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After six decades of very private painting, Ms. Herrera sold her first artwork five years ago, at 89. Since that first sale in 2004, collectors have avidly pursued Ms. Herrera, and her radiantly ascetic paintings have entered the permanent collections of institutions like the Museum of Modern Art, the Hirshhorn Museum and the Tate Modern. Last year, MoMA included her in a pantheon of Latin American artists on exhibition. And this summer, during a retrospective show in England, The Observer of London called Ms. Herrera the discovery of the decade, asking, “How can we have missed these beautiful compositions?”

According to Ms. Herrera, “I do it because I have to do it; it’s a compulsion that also gives me pleasure,” she said of painting. “I never in my life had any idea of money and I thought fame was a very vulgar thing. So I just worked and waited. And at the end of my life, I’m getting a lot of recognition, to my amazement and my pleasure, actually.”

A minimalist whose canvases are geometric distillations of form and color, Ms. Herrera has slowly come to the attention of a subset of art historians over the last decade. Now she is increasingly considered an important figure by those who study her “remarkably monumental, iconic paintings,” said Edward J. Sullivan, a professor of art history at New York University. “Those of us with a passion for either geometric art or Latin American Modernist painting now realize what a pivotal role” Ms. Herrera has played in “the development of geometric abstraction in the Americas,” Mr. Sullivan said.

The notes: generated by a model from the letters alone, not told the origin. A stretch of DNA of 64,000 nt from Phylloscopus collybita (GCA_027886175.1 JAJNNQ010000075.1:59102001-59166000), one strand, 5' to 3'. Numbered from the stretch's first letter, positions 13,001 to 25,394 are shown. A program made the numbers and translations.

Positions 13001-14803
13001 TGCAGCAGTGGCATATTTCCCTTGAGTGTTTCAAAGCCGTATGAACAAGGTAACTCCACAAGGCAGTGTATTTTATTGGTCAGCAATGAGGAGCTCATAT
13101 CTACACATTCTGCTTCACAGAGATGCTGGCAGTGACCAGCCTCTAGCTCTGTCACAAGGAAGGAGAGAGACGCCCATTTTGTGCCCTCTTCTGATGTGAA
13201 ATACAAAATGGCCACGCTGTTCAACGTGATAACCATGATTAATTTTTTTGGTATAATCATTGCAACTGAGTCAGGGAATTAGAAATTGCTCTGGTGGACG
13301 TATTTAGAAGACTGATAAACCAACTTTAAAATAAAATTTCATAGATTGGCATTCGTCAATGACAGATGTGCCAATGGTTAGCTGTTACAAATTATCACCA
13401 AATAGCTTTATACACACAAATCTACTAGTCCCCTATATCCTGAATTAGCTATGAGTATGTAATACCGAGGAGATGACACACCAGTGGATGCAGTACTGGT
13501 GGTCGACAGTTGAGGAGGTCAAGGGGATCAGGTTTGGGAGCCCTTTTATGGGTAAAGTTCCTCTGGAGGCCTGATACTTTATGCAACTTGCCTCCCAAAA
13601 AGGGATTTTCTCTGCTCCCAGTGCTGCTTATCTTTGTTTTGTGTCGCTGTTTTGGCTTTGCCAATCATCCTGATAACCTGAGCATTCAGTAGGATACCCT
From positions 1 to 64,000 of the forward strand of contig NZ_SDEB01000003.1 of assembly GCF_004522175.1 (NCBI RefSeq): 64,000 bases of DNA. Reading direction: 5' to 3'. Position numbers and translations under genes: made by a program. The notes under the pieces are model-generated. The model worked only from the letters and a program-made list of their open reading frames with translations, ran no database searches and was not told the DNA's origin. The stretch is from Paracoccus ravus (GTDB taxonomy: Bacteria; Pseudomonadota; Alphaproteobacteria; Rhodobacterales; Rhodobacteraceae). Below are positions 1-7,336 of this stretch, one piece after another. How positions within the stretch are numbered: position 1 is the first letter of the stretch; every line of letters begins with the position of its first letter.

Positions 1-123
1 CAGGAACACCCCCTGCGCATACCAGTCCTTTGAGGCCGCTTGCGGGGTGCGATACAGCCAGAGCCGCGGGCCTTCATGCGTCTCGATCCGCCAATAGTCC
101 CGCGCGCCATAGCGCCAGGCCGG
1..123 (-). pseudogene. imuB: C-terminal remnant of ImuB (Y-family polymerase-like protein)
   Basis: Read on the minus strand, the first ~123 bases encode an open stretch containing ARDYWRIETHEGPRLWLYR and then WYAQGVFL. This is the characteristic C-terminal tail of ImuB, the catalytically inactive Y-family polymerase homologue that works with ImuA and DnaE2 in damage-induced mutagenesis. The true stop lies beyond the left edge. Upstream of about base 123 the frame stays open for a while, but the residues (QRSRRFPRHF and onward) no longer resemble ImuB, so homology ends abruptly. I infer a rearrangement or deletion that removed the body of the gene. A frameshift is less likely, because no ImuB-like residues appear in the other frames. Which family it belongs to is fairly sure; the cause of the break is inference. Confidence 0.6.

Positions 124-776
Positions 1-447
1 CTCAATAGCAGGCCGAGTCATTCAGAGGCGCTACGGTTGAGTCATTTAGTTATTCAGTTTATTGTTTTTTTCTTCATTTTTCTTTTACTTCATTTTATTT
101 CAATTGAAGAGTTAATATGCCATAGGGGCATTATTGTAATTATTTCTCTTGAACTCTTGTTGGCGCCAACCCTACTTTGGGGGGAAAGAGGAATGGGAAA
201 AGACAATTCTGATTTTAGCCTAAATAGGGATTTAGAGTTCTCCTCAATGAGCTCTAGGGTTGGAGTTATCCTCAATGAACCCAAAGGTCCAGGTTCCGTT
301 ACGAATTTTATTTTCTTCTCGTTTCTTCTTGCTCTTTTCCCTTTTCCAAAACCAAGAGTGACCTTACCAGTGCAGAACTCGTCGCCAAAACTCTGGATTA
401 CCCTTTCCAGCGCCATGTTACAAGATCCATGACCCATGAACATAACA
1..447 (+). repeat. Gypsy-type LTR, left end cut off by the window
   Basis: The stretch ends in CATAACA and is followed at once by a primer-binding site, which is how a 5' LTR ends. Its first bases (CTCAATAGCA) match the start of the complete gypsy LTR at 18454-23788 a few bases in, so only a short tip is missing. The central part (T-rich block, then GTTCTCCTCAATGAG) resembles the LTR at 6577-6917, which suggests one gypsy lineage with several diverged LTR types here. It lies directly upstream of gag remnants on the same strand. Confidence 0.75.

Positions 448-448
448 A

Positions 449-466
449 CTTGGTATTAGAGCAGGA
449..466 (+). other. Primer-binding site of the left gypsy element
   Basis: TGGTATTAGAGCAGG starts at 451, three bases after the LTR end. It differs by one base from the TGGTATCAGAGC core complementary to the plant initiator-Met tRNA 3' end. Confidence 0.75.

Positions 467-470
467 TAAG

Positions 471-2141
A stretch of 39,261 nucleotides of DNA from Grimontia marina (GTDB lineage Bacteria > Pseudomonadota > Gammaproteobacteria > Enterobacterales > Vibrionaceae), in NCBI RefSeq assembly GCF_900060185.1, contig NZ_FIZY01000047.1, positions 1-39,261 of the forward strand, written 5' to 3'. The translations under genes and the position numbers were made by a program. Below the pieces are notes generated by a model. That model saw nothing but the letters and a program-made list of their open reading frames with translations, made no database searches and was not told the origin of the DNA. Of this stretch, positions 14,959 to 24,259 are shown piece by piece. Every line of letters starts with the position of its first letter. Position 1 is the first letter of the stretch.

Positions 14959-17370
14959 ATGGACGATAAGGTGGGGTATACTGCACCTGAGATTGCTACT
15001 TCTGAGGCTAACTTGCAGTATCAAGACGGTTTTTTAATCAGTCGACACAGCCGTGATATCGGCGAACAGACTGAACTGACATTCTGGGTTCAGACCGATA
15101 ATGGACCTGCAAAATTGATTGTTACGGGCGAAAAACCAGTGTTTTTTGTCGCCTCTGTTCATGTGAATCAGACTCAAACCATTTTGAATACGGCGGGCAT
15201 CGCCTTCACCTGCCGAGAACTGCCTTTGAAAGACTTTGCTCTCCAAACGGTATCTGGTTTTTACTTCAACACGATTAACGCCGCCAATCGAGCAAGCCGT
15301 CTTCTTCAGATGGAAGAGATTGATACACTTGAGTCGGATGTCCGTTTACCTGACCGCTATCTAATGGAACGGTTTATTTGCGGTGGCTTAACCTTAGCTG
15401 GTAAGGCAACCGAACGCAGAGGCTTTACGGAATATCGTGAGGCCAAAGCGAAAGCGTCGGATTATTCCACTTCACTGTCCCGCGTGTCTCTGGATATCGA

Content source: New York Times

Carmen Herrera's recent exhibit at the Lisson Gallery was her first solo exhibition in the U.S. in nearly 10 years.
Carmen Herrera’s recent exhibit at the Lisson Gallery was her first solo exhibition in the U.S. in nearly 10 years.





And for listeners who would like to learn more about NYC’s art scene, come join me for a special walking tour !!

Two-Hour UPPER EAST SIDE Gallery Tour
on Saturday, October 15, 2016

Before the Civil War, the area now known as the Upper East Side was a vast swarthy of open land with ramshackle buildings. Like many parts of the City, it eventually developed into a middle class residential community of row houses and tenements. By the turn of the 20th century, luxury mansions, carriage houses and social clubs began dotting the area. This social dynamic kept gallery owners and their wealthy patrons closer together. Then, shortly afterwards, large residential and commercial buildings came into the neighborhood. This all served as the backdrop of the gallery district located in the Upper East Side. Where hidden gems are found upstairs and behind marked doors, nestled within one of the oldest historic districts in NYC. This tour is not just about fine art but also fine living and lifestyle.

Gems Behind Hidden Doors

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